Fingered by French film critic Nino Frank as one of the films that gave rise to the term film noir, I don’t see any noir elements in it. If there is some layered meaning hinted at but not stated explicitly, it is the possible homosexuality of Waldo Lydecker, played convincingly by Clifton Webb.
But the film is no more than a brooding whodunnit.
Despite the subject matter, the film oozes optimism and borrows heavily from the Pygmalion theme of artless girl turned into society sophisticate.
Dana Andrews gives a nicely understated performance as the detective uncovering the mystery by the Wittgensteinian, non-linear, intuitive approach of eliminating the confusing elements of the story to expose what is left, as mentioned by Keith Dromm (‘The facts before our eyes: Wittgenstein and the film noir’ in Film-Philosophy Journal, volume 17, number 1, 2013, pages 1-18).
Nevertheless, the process of elimination leads to a deus ex machina solution: there aren’t enough clues to lead the audience to a solution, even if the oily Shelby Carpenter (Vincent Price) is so obviously presented as a reprehensible opportunist that he can’t be the villain.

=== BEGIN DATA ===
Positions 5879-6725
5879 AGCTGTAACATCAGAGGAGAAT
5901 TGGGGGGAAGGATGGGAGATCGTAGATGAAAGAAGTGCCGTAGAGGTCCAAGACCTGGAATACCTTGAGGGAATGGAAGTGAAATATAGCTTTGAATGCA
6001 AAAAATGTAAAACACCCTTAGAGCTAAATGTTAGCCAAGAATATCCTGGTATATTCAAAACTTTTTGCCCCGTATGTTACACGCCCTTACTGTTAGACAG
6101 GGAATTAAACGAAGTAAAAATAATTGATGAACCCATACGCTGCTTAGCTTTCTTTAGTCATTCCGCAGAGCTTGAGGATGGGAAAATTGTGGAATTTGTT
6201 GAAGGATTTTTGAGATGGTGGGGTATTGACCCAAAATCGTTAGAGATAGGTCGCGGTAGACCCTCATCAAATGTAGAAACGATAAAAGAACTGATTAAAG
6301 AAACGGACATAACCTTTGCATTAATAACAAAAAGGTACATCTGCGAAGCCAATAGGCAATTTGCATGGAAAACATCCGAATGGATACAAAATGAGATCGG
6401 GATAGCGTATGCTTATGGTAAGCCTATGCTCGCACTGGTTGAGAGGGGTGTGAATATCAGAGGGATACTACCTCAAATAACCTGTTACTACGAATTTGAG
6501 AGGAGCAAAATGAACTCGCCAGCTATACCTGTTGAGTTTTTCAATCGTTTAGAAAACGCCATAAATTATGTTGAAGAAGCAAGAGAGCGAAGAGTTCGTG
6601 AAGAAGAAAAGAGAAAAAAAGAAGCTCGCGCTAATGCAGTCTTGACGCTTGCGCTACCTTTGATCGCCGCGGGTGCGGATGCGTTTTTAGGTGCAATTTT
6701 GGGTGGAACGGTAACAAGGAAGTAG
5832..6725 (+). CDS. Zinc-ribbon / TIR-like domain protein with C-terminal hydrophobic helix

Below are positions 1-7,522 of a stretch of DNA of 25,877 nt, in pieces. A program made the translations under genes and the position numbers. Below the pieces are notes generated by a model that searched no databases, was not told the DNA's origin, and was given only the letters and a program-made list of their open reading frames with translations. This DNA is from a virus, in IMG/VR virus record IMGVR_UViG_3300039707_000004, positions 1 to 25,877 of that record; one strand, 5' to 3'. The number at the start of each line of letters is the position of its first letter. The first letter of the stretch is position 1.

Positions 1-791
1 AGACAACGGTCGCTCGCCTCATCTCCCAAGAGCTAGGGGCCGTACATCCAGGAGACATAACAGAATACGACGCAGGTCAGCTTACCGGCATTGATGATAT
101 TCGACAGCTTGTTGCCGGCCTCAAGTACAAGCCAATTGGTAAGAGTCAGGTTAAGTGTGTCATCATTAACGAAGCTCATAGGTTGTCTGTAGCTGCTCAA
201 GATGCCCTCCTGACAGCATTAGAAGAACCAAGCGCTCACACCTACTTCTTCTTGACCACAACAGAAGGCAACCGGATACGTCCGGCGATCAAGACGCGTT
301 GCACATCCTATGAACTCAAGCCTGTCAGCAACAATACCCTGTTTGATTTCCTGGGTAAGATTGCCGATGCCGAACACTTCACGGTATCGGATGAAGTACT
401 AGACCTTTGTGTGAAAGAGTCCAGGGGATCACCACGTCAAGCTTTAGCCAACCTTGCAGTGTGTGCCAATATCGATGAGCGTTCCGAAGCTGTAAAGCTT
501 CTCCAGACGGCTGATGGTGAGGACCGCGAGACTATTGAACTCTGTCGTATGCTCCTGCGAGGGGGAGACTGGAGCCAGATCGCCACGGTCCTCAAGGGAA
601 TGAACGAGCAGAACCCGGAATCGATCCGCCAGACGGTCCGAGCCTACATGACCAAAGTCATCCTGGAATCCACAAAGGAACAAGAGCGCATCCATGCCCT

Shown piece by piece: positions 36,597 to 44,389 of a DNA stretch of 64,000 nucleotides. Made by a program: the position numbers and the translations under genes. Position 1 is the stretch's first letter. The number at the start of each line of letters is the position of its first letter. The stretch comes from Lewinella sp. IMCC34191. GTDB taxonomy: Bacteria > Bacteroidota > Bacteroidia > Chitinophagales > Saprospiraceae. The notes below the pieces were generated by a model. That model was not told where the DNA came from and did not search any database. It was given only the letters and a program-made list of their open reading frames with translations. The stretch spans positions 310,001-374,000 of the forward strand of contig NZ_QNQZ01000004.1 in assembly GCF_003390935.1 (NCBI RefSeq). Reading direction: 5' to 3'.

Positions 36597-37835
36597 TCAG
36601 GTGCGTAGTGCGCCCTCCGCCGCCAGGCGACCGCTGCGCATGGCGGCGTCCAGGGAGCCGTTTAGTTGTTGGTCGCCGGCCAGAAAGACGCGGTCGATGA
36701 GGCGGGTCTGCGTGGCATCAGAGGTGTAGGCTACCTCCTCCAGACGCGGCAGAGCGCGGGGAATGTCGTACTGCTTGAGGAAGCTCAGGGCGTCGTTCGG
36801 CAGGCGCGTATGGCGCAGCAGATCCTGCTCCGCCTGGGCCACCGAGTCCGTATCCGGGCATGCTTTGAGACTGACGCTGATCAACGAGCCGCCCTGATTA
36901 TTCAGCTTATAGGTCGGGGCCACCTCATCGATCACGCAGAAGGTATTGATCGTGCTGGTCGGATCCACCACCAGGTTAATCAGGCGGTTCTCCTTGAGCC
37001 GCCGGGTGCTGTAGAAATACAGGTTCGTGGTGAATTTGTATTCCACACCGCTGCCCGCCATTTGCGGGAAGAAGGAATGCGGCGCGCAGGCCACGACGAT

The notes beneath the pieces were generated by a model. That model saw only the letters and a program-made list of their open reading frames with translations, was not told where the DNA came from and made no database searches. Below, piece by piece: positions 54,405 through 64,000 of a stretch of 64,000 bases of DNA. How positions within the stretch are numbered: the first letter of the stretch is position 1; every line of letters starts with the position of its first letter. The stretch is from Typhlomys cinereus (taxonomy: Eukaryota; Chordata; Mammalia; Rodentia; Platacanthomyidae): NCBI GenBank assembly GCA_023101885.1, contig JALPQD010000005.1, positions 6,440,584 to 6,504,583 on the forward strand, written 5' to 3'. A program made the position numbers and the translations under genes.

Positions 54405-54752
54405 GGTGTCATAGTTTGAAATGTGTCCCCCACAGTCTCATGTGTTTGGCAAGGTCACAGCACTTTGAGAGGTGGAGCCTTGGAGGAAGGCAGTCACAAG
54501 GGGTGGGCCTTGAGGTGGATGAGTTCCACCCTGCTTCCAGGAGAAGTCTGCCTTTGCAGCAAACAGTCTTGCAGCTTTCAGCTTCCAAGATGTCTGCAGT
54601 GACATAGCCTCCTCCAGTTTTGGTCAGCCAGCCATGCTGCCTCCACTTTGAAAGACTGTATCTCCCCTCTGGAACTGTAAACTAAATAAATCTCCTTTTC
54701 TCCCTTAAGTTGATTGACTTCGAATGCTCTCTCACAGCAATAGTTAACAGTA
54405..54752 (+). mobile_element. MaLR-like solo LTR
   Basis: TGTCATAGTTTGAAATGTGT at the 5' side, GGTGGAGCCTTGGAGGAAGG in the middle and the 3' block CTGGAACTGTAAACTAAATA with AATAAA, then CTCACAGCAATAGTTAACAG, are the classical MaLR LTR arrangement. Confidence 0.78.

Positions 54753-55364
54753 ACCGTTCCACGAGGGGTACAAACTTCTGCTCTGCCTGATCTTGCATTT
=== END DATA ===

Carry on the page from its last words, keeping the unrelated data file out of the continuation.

As a matter of opinion, I thought Gene Tierney’s performance just didn’t meet the long build-up to the sophisticated and professional career woman that makes up the early part of the film.
Without my focus on film noir in watching this movie, I would have been tempted to classify it as mild murder mystery with strong elements of romantic melodrama. It’s not that it is a bad film, but that it doesn’t fit the bill as either a straight crime drama or a film noir.
If there were any political overtones to this story, such as those in many of Preminger’s later films, I missed them.
20th Century Fox, 88 minutes, black and white.
Directed and produced by Otto Preminger. Written by Jay Dratler, Samuel Hoffenstein, Betty Reinhardt, based on the novel by Vera Caspary. Cinematography by Joseph LaShelle. Music by David Raksin.
Featuring Gene Tierney as Laura Hunt, Dana Andrews as Det Lt Mark McPherson, Clifton Webb as Waldo Lydecker, Vincent Price as Shelby Carpenter, Judith Anderson as Ann Treadwell.